One of the frustrations about the UK banking sector is that customers so rarely switch their accounts - just 3% of personal and 4% of business accounts move in any given year. That annoys banks, since it limits their ability to grow the business by poaching customers from their rivals. It also annoys regulators, since it allows incumbent banks to get away with less than optimal service and products since they know how few people will move on.
To try to force the issue, the Competitions and Markets Authority (CMA) published a report earlier this month, “Making banks work harder for you”, which set out a range of initiatives to get more bank accounts on the move. Right at the heart as a foundation measure is an open banking standard.
The idea is to do with banking data what has been done elsewhere - develop open APIs that allow authorised intermediaries to access information about bank services, prices and service quality and customer usage. The expectation is that customers will be enabled to manage accounts across multiple providers from within one new application; that new services could identify best-in-market products and services, just as already happens in other sectors like travel and insurance; and that customers could dynamically switch accounts to take advantage of better prices or to avoid charges.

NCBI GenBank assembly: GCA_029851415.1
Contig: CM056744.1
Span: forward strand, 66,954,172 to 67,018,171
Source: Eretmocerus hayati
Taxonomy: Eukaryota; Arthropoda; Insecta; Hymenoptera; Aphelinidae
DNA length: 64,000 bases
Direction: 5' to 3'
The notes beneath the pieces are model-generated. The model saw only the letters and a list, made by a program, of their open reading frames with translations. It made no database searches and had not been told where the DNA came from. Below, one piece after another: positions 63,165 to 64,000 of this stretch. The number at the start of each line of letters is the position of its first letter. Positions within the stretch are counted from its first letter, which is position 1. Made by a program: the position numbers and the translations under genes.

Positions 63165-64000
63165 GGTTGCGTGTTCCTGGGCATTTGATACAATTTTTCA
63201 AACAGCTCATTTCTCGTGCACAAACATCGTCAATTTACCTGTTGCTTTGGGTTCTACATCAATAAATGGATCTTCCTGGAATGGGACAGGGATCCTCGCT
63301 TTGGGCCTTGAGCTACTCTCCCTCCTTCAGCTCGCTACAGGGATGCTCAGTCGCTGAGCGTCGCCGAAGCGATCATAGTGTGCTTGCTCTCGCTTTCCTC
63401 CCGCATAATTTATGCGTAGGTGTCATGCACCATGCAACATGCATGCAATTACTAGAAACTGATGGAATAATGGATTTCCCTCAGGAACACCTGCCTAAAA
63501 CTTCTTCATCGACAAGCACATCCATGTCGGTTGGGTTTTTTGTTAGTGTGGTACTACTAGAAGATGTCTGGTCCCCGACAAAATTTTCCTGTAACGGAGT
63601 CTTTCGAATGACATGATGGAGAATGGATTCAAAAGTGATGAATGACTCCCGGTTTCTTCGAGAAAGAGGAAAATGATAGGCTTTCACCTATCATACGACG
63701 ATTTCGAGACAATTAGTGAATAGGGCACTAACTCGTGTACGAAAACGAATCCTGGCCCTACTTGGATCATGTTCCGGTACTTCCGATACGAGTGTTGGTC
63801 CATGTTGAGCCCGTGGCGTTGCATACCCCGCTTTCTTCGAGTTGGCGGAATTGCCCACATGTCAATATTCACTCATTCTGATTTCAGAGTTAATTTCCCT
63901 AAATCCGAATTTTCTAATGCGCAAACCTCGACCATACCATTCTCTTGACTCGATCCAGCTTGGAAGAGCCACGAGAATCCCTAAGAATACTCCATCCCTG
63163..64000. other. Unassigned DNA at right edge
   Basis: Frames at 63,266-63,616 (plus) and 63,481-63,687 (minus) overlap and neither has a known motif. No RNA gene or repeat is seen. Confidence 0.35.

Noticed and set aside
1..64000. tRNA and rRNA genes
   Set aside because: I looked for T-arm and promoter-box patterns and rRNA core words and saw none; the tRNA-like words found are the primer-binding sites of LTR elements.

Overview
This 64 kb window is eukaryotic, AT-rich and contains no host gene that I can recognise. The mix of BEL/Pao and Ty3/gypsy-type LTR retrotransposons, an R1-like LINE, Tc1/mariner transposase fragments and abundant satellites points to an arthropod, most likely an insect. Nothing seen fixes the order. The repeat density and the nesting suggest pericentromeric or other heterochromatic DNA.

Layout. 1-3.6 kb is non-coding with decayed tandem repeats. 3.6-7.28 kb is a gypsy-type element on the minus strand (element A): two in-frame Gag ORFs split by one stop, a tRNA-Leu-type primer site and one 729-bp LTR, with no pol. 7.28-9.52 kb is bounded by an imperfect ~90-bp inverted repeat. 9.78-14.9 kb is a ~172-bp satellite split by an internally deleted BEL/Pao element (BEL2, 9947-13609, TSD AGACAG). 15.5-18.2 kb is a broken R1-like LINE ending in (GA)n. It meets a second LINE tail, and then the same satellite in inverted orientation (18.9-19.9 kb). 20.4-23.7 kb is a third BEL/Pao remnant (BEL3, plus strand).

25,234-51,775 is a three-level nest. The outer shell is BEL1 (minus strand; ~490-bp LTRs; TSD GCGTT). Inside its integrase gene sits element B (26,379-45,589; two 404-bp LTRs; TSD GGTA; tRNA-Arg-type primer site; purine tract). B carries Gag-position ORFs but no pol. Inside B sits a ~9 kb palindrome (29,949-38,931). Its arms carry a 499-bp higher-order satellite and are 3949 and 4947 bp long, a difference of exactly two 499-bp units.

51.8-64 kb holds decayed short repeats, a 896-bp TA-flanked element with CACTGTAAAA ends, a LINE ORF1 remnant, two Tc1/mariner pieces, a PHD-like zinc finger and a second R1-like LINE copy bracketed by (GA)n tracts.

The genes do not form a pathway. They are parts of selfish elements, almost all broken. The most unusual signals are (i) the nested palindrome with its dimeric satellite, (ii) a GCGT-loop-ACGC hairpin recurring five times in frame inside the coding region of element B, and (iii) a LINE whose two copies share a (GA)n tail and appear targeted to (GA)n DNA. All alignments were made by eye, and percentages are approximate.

A warm welcome has been given to the propsal from interested parties like the Open Data Institute, which commented: “Open banking offers huge financial value for the banks and fintech companies as they become more efficient in their interactions and, in turn, are able to offer customers what they need, when they need it. Building trust, increasing efficiency and open innovation in the banking sector can only be achieved when the banks, start-ups, consumer groups, and regulators work to a common goal.”
Anyone who uses an app to plan or manage a journey around London knows how Transport for London’s wholehearted adoption of open data has created an entire new eco-system of services for travellers. Likewise, the ability of Uber to position itself as a technology platform (rather than, say, a licensed taxi operator) depends on APIs to share information securely.
On the issue of data security, some parties have warned about the potential risks that could be created. According to Jes Breslaw, director of strategy at Delphix: “The opening up of customer data for use via APIs could offer huge opportunities to both banks and consumers alike. However, this brings significant questions on security during a climate of ever-increasing data breaches. In fact, the banking API brings out how reliant on secure data these new innovations really are. The applications that will leverage these APIs will require rigorous development and testing using real customer data from competing banks. How this will be done has yet to be seen.”
Like any data-driven technological advance, open banking will need to go through a proving stage and make big efforts to reassure users about security. Only then will the expected value creation start to happen as increased switching brings better competition. In the last decade, customers have clearly voted in favour of mobile banking over branch-based visits. The next question is whether they will also vote with their feet if the process becomes easy and safe enough.